On 22 May 2018, Tashi Wangchuk was found guilty of “inciting separatism” and sentenced to five years in prison.
Tashi Wangchuk has been in detention since January 2016, despite there being no evidence of him ever committing a crime. His appeal was rejected in August 2018 and he is due to remain in prison until 2021.
We are continuing to push for his release.
Tashi Wangchuk is a Tibetan businessman and language advocate from eastern Tibet. He became an advocate for the teaching of the Tibetan language after Tibetan classes were closed down in his local area, prompting concerns that future generations of Tibetans would grow up unable to speak their mother tongue.
In November 2015, he conducted an interview with the New York Times about his language advocacy. Despite the ongoing repression in Tibet, he insisted that his interviews be on the record. The result was an article and a short film on the New York Times website in which Tashi Wangchuk expressed his fears for the future of Tibet's language and culture.
Tashi Wangchuk's language advocacy was peaceful, non-political and conducted through official channels. His goal – that all Tibetan children should have access to Tibetan language instruction – was entirely in line with the Chinese Constitution. He was nevertheless arrested on 27 January 2016. His family were not informed of his arrest. All they knew was that he had disappeared.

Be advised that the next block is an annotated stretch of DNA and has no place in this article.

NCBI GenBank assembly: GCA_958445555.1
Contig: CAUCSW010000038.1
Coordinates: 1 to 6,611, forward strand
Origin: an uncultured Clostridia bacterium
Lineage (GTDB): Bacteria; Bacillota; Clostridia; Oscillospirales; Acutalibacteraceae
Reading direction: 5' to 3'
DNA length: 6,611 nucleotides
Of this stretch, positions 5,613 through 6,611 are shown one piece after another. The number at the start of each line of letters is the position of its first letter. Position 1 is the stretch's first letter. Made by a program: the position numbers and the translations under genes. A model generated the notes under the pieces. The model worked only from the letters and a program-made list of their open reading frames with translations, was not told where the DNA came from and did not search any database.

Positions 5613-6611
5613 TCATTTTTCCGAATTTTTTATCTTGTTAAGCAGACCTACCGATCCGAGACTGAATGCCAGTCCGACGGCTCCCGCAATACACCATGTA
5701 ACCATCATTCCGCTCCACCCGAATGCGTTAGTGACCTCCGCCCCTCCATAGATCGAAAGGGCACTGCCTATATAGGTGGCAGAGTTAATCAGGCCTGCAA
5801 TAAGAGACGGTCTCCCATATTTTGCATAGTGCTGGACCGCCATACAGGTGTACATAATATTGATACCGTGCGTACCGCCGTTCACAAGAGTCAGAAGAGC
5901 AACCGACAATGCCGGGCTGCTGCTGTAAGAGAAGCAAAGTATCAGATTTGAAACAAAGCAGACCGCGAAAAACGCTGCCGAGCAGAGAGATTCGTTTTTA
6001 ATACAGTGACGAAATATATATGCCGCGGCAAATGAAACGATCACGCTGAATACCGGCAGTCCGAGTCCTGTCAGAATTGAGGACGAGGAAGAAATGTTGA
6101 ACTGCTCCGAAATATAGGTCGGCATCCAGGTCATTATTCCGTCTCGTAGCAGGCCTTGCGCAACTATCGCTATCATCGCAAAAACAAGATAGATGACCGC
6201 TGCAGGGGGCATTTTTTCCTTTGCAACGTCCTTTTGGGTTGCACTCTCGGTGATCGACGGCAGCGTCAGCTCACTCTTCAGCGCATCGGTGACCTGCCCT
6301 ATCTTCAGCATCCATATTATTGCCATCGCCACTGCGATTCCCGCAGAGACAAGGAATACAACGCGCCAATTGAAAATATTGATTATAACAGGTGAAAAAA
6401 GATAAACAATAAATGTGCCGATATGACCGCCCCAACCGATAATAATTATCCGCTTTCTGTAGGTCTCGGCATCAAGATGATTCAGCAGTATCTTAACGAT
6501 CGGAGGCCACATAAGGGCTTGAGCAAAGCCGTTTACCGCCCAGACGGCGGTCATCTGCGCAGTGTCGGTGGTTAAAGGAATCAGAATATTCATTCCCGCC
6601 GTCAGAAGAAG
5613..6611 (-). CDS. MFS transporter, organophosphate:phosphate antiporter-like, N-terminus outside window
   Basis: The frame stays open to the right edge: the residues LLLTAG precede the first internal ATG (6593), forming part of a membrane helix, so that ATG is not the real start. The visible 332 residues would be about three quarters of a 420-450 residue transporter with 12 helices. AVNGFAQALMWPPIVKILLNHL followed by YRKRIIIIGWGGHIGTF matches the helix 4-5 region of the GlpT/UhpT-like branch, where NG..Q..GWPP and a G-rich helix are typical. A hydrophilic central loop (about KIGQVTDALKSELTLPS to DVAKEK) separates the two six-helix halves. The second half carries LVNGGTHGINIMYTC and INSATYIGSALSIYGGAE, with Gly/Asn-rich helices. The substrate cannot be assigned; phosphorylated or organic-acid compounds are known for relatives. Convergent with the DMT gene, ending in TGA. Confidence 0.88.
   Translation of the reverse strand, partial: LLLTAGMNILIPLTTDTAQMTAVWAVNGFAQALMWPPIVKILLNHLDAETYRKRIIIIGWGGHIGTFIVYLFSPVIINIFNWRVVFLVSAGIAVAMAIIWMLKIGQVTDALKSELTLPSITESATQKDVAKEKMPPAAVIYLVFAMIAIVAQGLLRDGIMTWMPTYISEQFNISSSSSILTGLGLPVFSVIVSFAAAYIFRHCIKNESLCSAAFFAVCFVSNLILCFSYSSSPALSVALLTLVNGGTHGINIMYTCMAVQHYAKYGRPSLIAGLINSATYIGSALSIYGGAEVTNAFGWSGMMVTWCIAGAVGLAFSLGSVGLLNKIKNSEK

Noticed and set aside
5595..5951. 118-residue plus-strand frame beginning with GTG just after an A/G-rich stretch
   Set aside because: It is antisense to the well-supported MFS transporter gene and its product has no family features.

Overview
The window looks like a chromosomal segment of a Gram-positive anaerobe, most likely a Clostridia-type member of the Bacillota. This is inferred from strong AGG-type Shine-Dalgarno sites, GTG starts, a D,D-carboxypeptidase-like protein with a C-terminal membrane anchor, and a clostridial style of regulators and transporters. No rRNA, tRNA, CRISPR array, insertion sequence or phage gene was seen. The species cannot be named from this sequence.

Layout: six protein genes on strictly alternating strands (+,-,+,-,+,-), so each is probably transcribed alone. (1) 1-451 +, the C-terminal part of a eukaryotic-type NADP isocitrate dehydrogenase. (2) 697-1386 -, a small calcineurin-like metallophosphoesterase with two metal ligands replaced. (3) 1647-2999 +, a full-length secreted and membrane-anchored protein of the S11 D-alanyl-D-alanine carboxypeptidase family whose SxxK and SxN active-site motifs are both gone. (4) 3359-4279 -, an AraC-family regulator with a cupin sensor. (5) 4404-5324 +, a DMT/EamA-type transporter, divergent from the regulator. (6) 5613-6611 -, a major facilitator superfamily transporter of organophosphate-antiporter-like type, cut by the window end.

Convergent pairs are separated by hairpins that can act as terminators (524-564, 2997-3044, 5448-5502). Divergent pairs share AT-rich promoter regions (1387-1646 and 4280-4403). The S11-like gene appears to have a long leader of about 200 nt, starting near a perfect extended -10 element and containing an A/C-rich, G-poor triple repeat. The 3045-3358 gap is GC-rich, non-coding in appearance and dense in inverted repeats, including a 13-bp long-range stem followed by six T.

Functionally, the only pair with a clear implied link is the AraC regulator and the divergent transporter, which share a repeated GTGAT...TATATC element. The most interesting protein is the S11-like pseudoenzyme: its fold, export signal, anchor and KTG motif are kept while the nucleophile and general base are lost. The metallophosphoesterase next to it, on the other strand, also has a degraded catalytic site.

On 4 January 2018, after two years in detention, Tashi Wangchuk finally stood trial. Journalists and foreign diplomats who attempted to observe his trial were denied access to the court. Sources have confirmed that the New York Times video was presented as evidence during the hearing. The four-hour hearing concluded without a verdict or a sentence, which finally came on 22 May 2018.
Tashi Wangchuk has always maintained his innocence and no evidence has been brought forward to demonstrate that he has committed a state security crime. His arrest and imprisonment instead appear to stem from his decision to speak to journalists about his work and his fears for Tibet's unique language and culture.
There has been huge international support for Tashi Wangchuk. Free Tibet continues to push for his release.
Take Action for Tashi Wangchuk
The Chinese authorities are well aware of the international attention that Tashi Wangchuk’s case has generated. Free Tibet and our supporters have worked with diplomats and foreign ministries around the world to call for his release. Now we need to press the Chinese authorities directly.
Write to the Chinese Minister of Justice and tell him that Tashi Wangchuk must be immediately released.